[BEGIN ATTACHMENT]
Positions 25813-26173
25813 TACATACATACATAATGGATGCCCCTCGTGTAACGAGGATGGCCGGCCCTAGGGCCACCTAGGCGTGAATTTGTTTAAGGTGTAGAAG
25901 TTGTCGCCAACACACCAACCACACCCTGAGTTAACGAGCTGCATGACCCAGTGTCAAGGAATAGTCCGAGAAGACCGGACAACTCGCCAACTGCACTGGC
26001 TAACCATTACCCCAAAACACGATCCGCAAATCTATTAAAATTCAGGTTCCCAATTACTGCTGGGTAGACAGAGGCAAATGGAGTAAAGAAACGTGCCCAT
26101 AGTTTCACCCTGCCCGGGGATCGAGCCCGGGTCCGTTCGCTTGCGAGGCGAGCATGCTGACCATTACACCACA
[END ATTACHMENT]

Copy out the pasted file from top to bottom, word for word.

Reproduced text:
Positions 25813-26173
25813 TACATACATACATAATGGATGCCCCTCGTGTAACGAGGATGGCCGGCCCTAGGGCCACCTAGGCGTGAATTTGTTTAAGGTGTAGAAG
25901 TTGTCGCCAACACACCAACCACACCCTGAGTTAACGAGCTGCATGACCCAGTGTCAAGGAATAGTCCGAGAAGACCGGACAACTCGCCAACTGCACTGGC
26001 TAACCATTACCCCAAAACACGATCCGCAAATCTATTAAAATTCAGGTTCCCAATTACTGCTGGGTAGACAGAGGCAAATGGAGTAAAGAAACGTGCCCAT
26101 AGTTTCACCCTGCCCGGGGATCGAGCCCGGGTCCGTTCGCTTGCGAGGCGAGCATGCTGACCATTACACCACA